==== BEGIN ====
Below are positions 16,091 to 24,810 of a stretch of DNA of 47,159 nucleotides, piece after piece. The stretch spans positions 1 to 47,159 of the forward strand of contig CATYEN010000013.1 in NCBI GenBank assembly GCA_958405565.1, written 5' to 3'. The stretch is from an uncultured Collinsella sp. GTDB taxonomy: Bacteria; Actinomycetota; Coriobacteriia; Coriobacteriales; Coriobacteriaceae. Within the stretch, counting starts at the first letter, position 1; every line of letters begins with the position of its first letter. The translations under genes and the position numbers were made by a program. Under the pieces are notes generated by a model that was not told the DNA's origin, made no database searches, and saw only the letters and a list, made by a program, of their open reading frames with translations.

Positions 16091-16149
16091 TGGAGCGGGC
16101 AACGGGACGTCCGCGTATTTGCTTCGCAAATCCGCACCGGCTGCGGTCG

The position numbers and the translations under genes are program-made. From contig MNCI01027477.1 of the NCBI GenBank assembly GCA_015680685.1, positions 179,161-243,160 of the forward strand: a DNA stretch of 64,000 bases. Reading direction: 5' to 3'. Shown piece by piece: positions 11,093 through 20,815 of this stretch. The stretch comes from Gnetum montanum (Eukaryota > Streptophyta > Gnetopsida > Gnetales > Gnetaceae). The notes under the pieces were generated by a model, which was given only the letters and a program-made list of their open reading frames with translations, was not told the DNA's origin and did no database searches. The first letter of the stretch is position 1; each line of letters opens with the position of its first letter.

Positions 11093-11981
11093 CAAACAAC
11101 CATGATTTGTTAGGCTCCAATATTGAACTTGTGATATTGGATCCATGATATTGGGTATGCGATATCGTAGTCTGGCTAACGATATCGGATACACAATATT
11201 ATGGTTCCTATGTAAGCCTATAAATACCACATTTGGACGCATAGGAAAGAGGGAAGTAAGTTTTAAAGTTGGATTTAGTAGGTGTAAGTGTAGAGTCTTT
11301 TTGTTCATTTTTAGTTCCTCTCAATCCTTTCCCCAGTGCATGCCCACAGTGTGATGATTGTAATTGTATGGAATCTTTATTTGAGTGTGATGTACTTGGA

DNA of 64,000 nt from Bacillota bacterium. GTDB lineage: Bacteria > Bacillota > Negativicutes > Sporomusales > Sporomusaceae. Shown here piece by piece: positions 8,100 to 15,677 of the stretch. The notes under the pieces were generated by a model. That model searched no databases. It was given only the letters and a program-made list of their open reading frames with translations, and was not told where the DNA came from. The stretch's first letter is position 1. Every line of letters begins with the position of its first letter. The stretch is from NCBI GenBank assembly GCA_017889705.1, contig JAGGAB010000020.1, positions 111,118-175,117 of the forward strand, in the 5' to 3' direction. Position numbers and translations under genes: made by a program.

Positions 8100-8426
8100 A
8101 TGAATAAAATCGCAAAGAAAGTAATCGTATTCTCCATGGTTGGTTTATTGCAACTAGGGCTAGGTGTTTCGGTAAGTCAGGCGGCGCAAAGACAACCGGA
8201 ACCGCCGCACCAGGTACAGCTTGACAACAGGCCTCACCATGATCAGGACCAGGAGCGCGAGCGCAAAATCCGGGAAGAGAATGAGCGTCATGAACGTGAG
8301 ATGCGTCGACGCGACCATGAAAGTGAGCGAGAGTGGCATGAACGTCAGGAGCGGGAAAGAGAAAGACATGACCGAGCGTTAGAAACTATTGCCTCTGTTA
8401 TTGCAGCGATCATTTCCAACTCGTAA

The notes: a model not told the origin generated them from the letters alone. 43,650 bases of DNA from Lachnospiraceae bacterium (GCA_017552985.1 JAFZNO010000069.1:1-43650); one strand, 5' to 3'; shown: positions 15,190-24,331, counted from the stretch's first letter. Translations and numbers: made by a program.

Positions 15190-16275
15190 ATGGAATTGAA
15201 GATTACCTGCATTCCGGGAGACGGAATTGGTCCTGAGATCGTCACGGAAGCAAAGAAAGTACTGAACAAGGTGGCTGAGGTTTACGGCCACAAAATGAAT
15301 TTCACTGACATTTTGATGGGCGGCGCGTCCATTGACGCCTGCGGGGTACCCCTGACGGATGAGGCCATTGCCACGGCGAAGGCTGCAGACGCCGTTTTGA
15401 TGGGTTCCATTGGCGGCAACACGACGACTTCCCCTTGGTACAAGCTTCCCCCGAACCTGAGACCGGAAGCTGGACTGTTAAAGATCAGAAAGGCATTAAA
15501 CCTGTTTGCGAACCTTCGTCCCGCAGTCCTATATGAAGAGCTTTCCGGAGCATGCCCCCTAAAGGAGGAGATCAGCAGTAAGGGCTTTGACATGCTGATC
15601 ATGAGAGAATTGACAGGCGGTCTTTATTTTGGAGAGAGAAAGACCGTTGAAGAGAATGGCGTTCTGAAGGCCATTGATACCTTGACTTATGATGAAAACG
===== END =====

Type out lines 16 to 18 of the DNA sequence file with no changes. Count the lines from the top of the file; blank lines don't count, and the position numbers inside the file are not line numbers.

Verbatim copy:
8301 ATGCGTCGACGCGACCATGAAAGTGAGCGAGAGTGGCATGAACGTCAGGAGCGGGAAAGAGAAAGACATGACCGAGCGTTAGAAACTATTGCCTCTGTTA
8401 TTGCAGCGATCATTTCCAACTCGTAA

The notes: a model not told the origin generated them from the letters alone. 43,650 bases of DNA from Lachnospiraceae bacterium (GCA_017552985.1 JAFZNO010000069.1:1-43650); one strand, 5' to 3'; shown: positions 15,190-24,331, counted from the stretch's first letter. Translations and numbers: made by a program.